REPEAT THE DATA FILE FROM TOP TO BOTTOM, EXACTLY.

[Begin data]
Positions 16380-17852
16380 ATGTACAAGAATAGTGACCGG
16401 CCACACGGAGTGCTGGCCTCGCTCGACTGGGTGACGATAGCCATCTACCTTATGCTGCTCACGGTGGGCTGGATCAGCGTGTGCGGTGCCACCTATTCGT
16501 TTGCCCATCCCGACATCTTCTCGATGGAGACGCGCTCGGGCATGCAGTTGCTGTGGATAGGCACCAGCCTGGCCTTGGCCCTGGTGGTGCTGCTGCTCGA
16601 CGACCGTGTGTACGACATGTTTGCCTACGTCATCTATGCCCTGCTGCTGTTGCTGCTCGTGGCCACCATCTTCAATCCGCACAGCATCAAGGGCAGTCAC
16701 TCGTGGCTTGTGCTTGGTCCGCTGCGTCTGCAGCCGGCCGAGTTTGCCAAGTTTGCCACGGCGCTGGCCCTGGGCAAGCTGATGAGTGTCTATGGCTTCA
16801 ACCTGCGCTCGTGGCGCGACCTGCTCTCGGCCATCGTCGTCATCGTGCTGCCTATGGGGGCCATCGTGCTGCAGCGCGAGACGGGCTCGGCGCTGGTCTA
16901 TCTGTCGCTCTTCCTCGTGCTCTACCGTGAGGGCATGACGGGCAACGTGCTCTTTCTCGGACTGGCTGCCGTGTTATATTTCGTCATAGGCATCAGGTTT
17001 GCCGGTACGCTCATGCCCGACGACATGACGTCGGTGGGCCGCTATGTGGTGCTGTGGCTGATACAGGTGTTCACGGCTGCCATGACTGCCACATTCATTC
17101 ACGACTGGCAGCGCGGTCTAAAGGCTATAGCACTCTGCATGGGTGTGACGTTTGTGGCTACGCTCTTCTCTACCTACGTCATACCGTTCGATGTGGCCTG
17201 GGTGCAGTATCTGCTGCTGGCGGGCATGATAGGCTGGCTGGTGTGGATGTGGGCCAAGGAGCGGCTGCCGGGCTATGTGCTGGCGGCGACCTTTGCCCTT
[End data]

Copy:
Positions 16380-17852
16380 ATGTACAAGAATAGTGACCGG
16401 CCACACGGAGTGCTGGCCTCGCTCGACTGGGTGACGATAGCCATCTACCTTATGCTGCTCACGGTGGGCTGGATCAGCGTGTGCGGTGCCACCTATTCGT
16501 TTGCCCATCCCGACATCTTCTCGATGGAGACGCGCTCGGGCATGCAGTTGCTGTGGATAGGCACCAGCCTGGCCTTGGCCCTGGTGGTGCTGCTGCTCGA
16601 CGACCGTGTGTACGACATGTTTGCCTACGTCATCTATGCCCTGCTGCTGTTGCTGCTCGTGGCCACCATCTTCAATCCGCACAGCATCAAGGGCAGTCAC
16701 TCGTGGCTTGTGCTTGGTCCGCTGCGTCTGCAGCCGGCCGAGTTTGCCAAGTTTGCCACGGCGCTGGCCCTGGGCAAGCTGATGAGTGTCTATGGCTTCA
16801 ACCTGCGCTCGTGGCGCGACCTGCTCTCGGCCATCGTCGTCATCGTGCTGCCTATGGGGGCCATCGTGCTGCAGCGCGAGACGGGCTCGGCGCTGGTCTA
16901 TCTGTCGCTCTTCCTCGTGCTCTACCGTGAGGGCATGACGGGCAACGTGCTCTTTCTCGGACTGGCTGCCGTGTTATATTTCGTCATAGGCATCAGGTTT
17001 GCCGGTACGCTCATGCCCGACGACATGACGTCGGTGGGCCGCTATGTGGTGCTGTGGCTGATACAGGTGTTCACGGCTGCCATGACTGCCACATTCATTC
17101 ACGACTGGCAGCGCGGTCTAAAGGCTATAGCACTCTGCATGGGTGTGACGTTTGTGGCTACGCTCTTCTCTACCTACGTCATACCGTTCGATGTGGCCTG
17201 GGTGCAGTATCTGCTGCTGGCGGGCATGATAGGCTGGCTGGTGTGGATGTGGGCCAAGGAGCGGCTGCCGGGCTATGTGCTGGCGGCGACCTTTGCCCTT